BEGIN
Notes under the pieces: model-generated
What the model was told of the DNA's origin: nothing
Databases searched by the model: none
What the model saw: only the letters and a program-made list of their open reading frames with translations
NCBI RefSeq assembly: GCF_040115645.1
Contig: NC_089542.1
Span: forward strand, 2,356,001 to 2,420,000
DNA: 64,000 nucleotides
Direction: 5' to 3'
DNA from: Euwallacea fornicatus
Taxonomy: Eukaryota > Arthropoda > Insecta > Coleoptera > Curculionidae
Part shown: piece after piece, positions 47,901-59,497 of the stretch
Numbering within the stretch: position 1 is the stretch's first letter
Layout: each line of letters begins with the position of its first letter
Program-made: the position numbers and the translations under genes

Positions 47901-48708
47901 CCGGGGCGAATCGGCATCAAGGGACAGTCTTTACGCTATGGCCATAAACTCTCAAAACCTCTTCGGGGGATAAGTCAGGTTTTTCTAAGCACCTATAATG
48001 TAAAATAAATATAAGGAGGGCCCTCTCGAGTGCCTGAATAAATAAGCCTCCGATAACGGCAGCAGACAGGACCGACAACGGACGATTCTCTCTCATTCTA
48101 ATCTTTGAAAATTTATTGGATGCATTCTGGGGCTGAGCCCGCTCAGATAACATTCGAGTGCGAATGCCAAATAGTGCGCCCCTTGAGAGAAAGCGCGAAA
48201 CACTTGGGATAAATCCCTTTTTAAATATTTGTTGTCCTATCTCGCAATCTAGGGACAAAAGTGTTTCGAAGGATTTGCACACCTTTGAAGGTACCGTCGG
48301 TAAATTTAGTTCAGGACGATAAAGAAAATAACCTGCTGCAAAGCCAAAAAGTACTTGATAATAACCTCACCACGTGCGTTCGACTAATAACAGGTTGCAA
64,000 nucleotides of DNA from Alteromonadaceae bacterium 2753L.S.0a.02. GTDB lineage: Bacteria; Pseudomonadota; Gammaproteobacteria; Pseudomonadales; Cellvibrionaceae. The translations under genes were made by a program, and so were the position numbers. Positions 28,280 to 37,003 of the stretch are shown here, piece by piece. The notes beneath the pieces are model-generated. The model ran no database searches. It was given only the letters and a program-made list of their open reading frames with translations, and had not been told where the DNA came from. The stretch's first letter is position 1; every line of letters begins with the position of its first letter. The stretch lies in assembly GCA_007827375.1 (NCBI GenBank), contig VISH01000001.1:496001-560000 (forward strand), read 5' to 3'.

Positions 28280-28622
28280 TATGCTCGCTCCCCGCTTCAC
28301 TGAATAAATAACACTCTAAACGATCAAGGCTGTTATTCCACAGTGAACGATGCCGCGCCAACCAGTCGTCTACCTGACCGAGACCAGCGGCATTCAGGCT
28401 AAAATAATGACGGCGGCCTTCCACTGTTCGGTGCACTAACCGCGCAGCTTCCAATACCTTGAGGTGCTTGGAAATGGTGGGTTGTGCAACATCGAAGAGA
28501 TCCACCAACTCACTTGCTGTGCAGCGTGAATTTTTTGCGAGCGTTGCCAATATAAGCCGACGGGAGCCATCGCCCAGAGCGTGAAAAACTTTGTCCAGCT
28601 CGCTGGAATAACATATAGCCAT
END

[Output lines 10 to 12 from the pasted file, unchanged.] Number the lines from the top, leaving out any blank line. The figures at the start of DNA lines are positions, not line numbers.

DNA from: Euwallacea fornicatus
Taxonomy: Eukaryota > Arthropoda > Insecta > Coleoptera > Curculionidae
Part shown: piece after piece, positions 47,901-59,497 of the stretch